My project will provide portrayals of different types of Davidson College students’ mental maps to the user in order to show how the campus is used, which will indicate spatial importance amongst students.
My thinking for this project has originated as we’ve talked about maps (and more specifically, mental maps) in class; we’ve come to the conclusion that mental maps of the same location differ because people don’t have identical views of the world. Variables such as age, perception of distance, ease of traveling, importance, etc… come into play when creating these maps. What one person deems far might be valued as close for another. In Soini’s article, we learn that mental mapping shows spatial preferences of an individual (Soini, 229). At Davidson College, our spatial preferences are shaped by what we have to do and what we have time to do when we aren’t occupied by academic, athletic, or extra-curricular responsibilities. In this way, a mental map is a way of identifying someone or people. The spaces they frequent say certain things about them. However, a portrayal of someone’s mental map reveals much more about him/her than just location, especially at Davidson.
In order to answer the question of ‘What does a Davidson College student’s mental map look like?”, I argue that not one map, but many are needed because a Davidson College student is a very broad term. As Farman states in “Site-Specificity, Pervasive Computing, and the Reading Interface” of Mobile Stories, “Stories tend to offer the illusion that they present the events in their entirety (and if they leave out anything, the omitted portions are simply not relevant)” (Farman, 9). This is highly relevant to my project; a mental map of one type of Davidson student will omit things that actually aren’t relevant to him/her whereas another map might include those things. I want portrayals of the mental maps to be accurate, but I don’t want them to include useless information, which is why I will have many different portrayals for the user to view. Accordingly, certain variables must be included in differentiating these mental maps in order for generalizations to be eliminated (not all Davidson students are the same) but specificity to be limited (narrowing down too much will end up focusing on a particular person). The variables to consider are:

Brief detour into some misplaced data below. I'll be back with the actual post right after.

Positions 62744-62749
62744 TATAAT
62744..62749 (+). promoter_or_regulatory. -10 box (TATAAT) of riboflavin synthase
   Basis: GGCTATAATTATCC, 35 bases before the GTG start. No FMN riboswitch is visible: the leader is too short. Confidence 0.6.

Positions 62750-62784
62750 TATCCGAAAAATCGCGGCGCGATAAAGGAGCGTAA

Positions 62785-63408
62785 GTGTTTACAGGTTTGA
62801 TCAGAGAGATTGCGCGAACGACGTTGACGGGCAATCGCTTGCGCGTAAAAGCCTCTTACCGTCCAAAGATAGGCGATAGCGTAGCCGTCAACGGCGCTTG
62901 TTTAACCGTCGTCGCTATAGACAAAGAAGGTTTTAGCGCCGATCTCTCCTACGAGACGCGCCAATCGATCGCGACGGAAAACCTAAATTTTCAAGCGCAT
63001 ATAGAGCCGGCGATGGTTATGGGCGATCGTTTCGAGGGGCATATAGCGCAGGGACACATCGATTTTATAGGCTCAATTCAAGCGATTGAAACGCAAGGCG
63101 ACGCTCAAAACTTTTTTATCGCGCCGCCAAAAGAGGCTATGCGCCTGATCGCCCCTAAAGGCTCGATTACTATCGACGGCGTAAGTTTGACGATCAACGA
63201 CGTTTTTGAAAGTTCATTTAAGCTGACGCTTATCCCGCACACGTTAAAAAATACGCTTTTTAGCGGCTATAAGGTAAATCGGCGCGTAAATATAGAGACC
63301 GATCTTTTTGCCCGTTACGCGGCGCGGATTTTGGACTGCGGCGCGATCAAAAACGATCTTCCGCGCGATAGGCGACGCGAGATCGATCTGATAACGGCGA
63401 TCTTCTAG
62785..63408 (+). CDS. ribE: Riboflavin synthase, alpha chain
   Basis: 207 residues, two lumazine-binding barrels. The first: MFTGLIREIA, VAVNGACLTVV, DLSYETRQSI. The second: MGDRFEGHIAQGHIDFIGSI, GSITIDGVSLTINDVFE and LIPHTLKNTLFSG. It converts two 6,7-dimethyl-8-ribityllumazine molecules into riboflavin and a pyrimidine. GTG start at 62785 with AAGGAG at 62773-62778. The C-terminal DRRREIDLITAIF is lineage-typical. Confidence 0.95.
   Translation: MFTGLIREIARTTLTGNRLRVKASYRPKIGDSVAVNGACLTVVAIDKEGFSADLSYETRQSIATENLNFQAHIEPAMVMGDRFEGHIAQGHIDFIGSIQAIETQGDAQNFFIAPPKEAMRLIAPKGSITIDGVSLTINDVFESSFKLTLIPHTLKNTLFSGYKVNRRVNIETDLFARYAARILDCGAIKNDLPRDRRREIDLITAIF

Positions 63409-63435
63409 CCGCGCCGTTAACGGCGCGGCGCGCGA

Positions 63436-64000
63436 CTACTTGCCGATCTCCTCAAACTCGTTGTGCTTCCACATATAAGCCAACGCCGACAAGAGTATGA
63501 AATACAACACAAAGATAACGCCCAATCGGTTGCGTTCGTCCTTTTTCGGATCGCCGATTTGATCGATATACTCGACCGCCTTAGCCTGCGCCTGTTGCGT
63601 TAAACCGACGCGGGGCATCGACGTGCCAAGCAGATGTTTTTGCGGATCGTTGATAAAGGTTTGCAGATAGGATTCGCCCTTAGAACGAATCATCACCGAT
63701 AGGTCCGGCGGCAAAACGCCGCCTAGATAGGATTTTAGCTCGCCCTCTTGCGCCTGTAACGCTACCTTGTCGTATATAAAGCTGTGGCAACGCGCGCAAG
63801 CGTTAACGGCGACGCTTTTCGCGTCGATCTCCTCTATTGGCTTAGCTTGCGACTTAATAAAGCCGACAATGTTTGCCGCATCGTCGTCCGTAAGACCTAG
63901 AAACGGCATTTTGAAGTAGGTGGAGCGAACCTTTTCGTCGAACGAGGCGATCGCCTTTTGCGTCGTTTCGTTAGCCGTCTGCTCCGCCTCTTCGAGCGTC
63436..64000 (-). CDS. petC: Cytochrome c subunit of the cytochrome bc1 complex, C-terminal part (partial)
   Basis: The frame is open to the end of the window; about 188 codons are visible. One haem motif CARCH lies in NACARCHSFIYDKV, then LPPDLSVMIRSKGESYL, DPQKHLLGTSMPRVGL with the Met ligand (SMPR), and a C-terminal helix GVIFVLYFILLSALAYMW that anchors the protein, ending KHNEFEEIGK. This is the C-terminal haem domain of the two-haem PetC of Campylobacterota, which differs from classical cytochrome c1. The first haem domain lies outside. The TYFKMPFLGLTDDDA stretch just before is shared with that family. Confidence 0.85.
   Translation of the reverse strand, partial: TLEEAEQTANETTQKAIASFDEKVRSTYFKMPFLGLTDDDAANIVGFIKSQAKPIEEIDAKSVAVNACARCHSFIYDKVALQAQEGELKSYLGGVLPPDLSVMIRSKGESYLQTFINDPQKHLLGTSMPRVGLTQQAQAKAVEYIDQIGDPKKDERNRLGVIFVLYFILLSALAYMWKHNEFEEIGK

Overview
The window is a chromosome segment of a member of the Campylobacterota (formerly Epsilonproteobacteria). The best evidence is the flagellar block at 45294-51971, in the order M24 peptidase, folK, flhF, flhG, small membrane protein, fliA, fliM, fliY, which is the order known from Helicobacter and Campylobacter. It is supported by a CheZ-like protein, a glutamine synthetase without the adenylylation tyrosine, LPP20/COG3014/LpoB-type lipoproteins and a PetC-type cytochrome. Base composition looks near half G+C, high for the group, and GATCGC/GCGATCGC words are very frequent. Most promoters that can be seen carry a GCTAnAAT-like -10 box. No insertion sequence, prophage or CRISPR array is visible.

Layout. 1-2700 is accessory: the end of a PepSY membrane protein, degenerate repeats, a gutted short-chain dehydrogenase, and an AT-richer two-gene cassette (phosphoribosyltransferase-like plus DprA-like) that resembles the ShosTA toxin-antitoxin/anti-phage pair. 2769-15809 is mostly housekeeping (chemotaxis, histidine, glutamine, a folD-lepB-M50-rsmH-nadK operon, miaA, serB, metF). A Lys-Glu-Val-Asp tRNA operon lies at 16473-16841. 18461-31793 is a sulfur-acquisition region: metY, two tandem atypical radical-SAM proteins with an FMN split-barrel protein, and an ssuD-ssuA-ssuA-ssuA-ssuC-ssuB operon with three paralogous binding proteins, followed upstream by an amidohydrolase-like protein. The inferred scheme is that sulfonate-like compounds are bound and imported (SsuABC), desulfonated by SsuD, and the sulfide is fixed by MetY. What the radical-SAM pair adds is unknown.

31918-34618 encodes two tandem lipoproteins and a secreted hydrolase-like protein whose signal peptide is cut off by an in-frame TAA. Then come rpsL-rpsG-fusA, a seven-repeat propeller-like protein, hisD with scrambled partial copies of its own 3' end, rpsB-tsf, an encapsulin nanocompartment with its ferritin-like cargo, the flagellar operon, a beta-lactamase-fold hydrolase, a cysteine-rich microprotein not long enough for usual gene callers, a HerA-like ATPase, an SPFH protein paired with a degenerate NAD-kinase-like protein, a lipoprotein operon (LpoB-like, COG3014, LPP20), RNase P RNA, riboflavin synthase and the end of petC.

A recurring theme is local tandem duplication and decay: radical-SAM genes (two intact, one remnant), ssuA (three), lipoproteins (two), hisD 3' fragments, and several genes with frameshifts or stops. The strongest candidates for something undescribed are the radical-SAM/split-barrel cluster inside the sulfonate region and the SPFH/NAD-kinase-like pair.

- Whether the map is for a student-athlete or student non-athlete
- Whether student is in a fraternity/eating house
- Time of year (in and out of season and finals period)
Based on the first three variables, there will be 16 different options to choose from. This means that I will have to talk to at least 16 people to gather the data I need. From here, I will need to decide on a program in which I will build my map. I understand that the amount of information that I am including may be problematic, so my backup plan is to just focus on athletes.
My project, made up of many different maps, will give the user the ‘big picture’ regarding differences and similarities of students’ maps at Davidson College. Radzikowska mentions in “The Iterative Design of a Project Charter for Interdisciplinary Research”, that different parts make up the important whole. The important message doesn’t have to come from one giant map with a ton of information, but instead it can result from a sum of relevant maps that each say something about Davidson College. My project could show that 11 out of the 16 options have a certain building in their mental map, which would indicate that this particular building is well-rounded and makes good use of the space, which I deem an important message for future building development. The messages that my project provides the user will be shaped by how the user received the messages. Therefore, the program that I use will be just as important as the information it shows. Douglas Adams, when talking about how an idea grows in the interview, states that “your decision about what kind of thing it is then determines how it develops.” How I ultimately want my message to be received will be decided on the medium that I use to show it.